Boston, MA 02210
5:30pm-7:30pm / No cover

Could it be... spring? With the sun and the grass and all that? Even if it's not here yet, I'm at least starting to think it may actually arrive someday, which is a major improvement from my outlook a month ago.

Does this mean it won't snow again this season? No.

Does it mean the Red Sox will be any good? Not necessarily, though I have my hopes.

Does it mean I remember how to play all those Irish songs? God, I hope so. 

The bigger struggle will be my old-man wrists. After 20 some-odd years of playing guitar, probably with bad technique, my left wrist aches even on a good day.

After shoveling, I don't know, maybe three tons of snow every single day this February? It positively throbs.

Nothing a little Advil and Guinness can't handle, right? (Take that, liver!)

So come join me for a pint and some cheer as we celebrate the melting snow and the green grass that lies beneath it. (Or rather, the murky, muddy brown of snow-tortured turf, in the case of our yard. But still. It's a freaking beautiful sight.)

Here's to spring! (Take that, winter!)

Saturday, March 29, 2014

Words and Music: The Scarlet Letter

It's been 10 years and three -- that's THREE -- (3?!!) -- Red Sox World Series championships since I wrote "The Scarlet Letter."

To the 26-year-old me who watched the otherwise insignificant Aaron Boone knock my dreams out of Yankee Stadium in late 2003, this present version of reality is flat-out unthinkable. In a few ways, really. Let me explain.

Of course, there's the Red Sox. You all know the story, perhaps not as intimately if you're not from around Boston, but you get the gist. Eighty-six years is a long, long time. (Cubs fans have endured even longer, but I'd argue it's worse when you come so close so often.) As a bright-eyed 10-year-old, I watched that ground ball go through Bill Buckner's legs in disbelief, and watched my dad pretty much have a breakdown.

But there's more to it than that. In the fall of 2003, I was unemployed, trying to find love, trying to be a musician … and worried I was failing at all of it. But I lived in walking distance of Fenway Park, and I had plenty of time to catch games. By the time the playoffs rolled around, more than any other year – and I'm a longtime fan -- I was just about clinging to baseball.

When the Red Sox lost that ALCS Game 7, after leading most of the game, my brain, I think, cracked just a little bit. Like a hairline fracture. I wandered down an alley in Allston and sobbed for the better part of an hour. It wasn't just about baseball.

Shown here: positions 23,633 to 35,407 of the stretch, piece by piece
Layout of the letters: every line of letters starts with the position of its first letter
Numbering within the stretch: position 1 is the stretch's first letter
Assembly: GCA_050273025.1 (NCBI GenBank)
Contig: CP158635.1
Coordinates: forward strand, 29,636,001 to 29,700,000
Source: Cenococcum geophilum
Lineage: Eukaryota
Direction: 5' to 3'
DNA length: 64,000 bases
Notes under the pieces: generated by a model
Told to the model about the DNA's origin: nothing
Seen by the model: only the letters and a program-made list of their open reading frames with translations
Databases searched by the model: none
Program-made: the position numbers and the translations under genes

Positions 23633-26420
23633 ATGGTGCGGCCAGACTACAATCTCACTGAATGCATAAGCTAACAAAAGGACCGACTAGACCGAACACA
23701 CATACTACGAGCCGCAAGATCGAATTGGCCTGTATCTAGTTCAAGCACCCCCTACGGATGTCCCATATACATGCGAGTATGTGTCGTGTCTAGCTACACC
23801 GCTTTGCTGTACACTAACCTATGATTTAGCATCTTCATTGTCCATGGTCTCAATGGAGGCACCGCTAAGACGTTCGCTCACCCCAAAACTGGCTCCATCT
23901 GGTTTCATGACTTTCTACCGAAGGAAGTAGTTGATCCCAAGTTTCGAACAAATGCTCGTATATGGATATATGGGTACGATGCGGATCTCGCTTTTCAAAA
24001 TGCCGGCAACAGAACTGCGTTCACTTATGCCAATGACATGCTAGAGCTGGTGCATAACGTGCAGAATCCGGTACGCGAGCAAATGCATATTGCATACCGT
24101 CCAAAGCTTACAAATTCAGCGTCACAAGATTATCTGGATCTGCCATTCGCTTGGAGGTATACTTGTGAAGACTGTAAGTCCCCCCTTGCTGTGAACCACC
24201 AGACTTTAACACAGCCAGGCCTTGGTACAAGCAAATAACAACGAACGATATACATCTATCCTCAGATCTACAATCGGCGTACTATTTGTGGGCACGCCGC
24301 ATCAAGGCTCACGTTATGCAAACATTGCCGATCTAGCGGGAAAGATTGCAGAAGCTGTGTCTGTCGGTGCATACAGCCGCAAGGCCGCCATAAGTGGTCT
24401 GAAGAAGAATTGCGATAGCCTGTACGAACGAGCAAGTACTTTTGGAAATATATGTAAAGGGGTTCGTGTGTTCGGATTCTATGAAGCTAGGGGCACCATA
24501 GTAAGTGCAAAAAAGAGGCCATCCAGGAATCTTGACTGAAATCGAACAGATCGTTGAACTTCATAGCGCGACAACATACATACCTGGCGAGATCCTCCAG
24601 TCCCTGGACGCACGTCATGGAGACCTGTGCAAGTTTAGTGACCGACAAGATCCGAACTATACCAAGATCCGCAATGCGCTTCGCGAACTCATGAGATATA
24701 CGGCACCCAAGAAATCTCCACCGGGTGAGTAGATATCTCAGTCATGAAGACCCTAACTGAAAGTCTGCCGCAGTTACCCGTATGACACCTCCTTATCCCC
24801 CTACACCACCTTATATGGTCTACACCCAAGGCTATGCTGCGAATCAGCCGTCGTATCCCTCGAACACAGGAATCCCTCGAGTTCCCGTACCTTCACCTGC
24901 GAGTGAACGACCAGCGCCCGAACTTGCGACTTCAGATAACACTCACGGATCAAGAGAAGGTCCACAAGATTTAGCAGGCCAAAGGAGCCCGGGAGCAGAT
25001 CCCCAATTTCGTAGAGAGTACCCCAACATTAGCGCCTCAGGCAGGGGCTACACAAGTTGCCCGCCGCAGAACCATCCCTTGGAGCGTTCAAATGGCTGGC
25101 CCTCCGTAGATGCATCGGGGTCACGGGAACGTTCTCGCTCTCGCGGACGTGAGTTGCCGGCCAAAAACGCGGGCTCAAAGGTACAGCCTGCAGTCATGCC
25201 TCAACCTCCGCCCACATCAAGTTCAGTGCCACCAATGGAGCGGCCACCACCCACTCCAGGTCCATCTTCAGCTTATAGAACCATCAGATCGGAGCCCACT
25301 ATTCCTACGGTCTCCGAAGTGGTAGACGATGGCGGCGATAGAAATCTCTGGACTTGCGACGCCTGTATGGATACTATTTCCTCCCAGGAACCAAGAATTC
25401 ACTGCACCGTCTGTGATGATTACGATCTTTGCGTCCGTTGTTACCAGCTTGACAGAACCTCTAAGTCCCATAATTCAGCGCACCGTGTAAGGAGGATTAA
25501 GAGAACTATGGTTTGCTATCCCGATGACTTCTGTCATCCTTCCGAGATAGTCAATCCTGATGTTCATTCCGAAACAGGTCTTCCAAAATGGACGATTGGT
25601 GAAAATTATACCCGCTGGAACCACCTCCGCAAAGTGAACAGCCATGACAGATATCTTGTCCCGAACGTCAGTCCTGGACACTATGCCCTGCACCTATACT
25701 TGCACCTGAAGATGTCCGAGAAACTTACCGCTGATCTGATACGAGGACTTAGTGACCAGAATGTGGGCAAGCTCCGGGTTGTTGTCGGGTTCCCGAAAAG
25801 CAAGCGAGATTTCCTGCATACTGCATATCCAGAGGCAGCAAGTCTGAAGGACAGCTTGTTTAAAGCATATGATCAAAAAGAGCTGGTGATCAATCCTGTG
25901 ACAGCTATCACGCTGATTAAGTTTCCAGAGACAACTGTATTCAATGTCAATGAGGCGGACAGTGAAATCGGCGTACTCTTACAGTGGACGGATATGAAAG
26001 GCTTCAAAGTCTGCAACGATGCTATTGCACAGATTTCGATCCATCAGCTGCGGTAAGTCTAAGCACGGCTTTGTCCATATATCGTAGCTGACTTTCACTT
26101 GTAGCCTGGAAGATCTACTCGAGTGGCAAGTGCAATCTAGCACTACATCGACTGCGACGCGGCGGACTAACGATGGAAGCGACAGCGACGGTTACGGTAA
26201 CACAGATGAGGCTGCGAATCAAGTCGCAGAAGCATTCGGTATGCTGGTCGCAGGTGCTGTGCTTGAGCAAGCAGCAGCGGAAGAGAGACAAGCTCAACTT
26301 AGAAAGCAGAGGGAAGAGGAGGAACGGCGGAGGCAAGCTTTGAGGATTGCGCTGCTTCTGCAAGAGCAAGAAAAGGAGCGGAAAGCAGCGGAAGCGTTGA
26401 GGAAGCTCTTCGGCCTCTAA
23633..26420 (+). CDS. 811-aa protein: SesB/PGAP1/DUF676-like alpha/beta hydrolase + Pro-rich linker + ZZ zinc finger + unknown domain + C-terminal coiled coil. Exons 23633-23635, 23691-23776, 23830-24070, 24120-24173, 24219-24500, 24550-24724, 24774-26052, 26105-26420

Over the next couple of weeks, I became genuinely worried about my mental state. On the street where I grew up, there was an old, mentally handicapped man who would ride his bike around the neighborhood -- lurching, really – hollering out play by play to old Red Sox games. "YASTRZEMSKI'S AT THE PLATE! HEEEERE'S THE PITCH… STRIKE ONE!!" He woke us up virtually every Sunday morning of my childhood. (This is 100% true.)

And I became partially convinced that I was destined to turn into that guy. Like, maybe he wasn't even mentally challenged or anything; maybe all that had happened was that he was in a vulnerable place emotionally in October 1975, or 1986, and he just snapped afterward. Seemed plausible enough to me.

Anyway, after the team stalked and signed Curt Schilling that November, the sting of the loss gradually began to fade, replaced by that same-old persistent hope. By midwinter, I was improvising an Irish drinking song about the Red Sox for a raucous crew in the waning hours of an open mic I was hosting at Roggie's in Brighton, and "The Scarlet Letter" was born. (The song, not the Hawthorne novel. That came a good deal earlier.)

We recorded it live at the Cask n' Flagon – the old, dirty one – just before Opening Day. I say we, because it was a group effort: To everyone who was there, who is clapping and hollering and singing along in the recording, I want to thank you so, so much for being part of a great moment in my life.

By the end of 2004, I had fallen in love with the woman I would marry; I had heard my own song played on the radio; and I had watched my Red Sox come back from a 3-0 deficit against the Yankees in the ALCS – in attendance at Games 4 and 5! -- and go on to win the World Series for the first time in my life – and my father's life, and my grandfather's life -- beneath a surreal lunar eclipse of the Hunter's Moon.

So yeah, it was a pretty incredible time. 

The Scarlet Letter
© 2004 Jon Gorey

Intro: G / G / C / G / D / D / G / G

Verse 1:
If I (G) may let me tell you a (C) story (G)
Of a (D) man born of tragic descent (G)
Who knows nothing of October (C) glory (G)
But (D) only of loss and lament (G)

I inherit this fate from my father
Like he from his father before